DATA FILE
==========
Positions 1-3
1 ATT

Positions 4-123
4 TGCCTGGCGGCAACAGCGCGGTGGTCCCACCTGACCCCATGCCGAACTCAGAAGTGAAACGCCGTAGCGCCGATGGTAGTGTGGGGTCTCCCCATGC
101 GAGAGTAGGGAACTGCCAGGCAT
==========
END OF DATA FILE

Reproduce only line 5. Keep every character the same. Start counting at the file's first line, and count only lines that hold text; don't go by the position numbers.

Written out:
101 GAGAGTAGGGAACTGCCAGGCAT